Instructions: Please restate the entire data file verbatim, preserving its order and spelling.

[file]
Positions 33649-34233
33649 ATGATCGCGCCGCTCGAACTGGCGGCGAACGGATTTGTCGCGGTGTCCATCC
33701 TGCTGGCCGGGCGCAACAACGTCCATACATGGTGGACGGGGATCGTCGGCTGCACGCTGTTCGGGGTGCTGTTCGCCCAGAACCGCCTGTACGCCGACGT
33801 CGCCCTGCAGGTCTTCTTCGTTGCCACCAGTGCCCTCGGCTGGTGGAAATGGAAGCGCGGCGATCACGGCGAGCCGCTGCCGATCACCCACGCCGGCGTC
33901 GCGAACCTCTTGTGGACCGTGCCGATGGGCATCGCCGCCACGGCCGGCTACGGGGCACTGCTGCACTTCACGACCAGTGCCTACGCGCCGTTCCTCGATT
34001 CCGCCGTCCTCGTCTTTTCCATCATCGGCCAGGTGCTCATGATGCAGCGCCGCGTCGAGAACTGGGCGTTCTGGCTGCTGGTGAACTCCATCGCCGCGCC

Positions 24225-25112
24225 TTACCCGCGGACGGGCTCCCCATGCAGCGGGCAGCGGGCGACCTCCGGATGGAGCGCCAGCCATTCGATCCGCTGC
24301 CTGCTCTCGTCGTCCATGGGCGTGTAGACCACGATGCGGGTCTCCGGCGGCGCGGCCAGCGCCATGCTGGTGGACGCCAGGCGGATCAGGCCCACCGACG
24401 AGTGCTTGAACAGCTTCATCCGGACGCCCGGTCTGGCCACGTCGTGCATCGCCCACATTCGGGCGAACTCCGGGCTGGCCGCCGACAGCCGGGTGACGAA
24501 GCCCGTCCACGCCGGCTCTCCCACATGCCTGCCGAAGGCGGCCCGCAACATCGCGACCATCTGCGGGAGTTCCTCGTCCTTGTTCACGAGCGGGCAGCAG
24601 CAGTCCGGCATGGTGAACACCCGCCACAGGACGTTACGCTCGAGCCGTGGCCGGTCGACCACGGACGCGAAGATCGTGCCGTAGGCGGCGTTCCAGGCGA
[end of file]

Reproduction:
Positions 33649-34233
33649 ATGATCGCGCCGCTCGAACTGGCGGCGAACGGATTTGTCGCGGTGTCCATCC
33701 TGCTGGCCGGGCGCAACAACGTCCATACATGGTGGACGGGGATCGTCGGCTGCACGCTGTTCGGGGTGCTGTTCGCCCAGAACCGCCTGTACGCCGACGT
33801 CGCCCTGCAGGTCTTCTTCGTTGCCACCAGTGCCCTCGGCTGGTGGAAATGGAAGCGCGGCGATCACGGCGAGCCGCTGCCGATCACCCACGCCGGCGTC
33901 GCGAACCTCTTGTGGACCGTGCCGATGGGCATCGCCGCCACGGCCGGCTACGGGGCACTGCTGCACTTCACGACCAGTGCCTACGCGCCGTTCCTCGATT
34001 CCGCCGTCCTCGTCTTTTCCATCATCGGCCAGGTGCTCATGATGCAGCGCCGCGTCGAGAACTGGGCGTTCTGGCTGCTGGTGAACTCCATCGCCGCGCC

Positions 24225-25112
24225 TTACCCGCGGACGGGCTCCCCATGCAGCGGGCAGCGGGCGACCTCCGGATGGAGCGCCAGCCATTCGATCCGCTGC
24301 CTGCTCTCGTCGTCCATGGGCGTGTAGACCACGATGCGGGTCTCCGGCGGCGCGGCCAGCGCCATGCTGGTGGACGCCAGGCGGATCAGGCCCACCGACG
24401 AGTGCTTGAACAGCTTCATCCGGACGCCCGGTCTGGCCACGTCGTGCATCGCCCACATTCGGGCGAACTCCGGGCTGGCCGCCGACAGCCGGGTGACGAA
24501 GCCCGTCCACGCCGGCTCTCCCACATGCCTGCCGAAGGCGGCCCGCAACATCGCGACCATCTGCGGGAGTTCCTCGTCCTTGTTCACGAGCGGGCAGCAG
24601 CAGTCCGGCATGGTGAACACCCGCCACAGGACGTTACGCTCGAGCCGTGGCCGGTCGACCACGGACGCGAAGATCGTGCCGTAGGCGGCGTTCCAGGCGA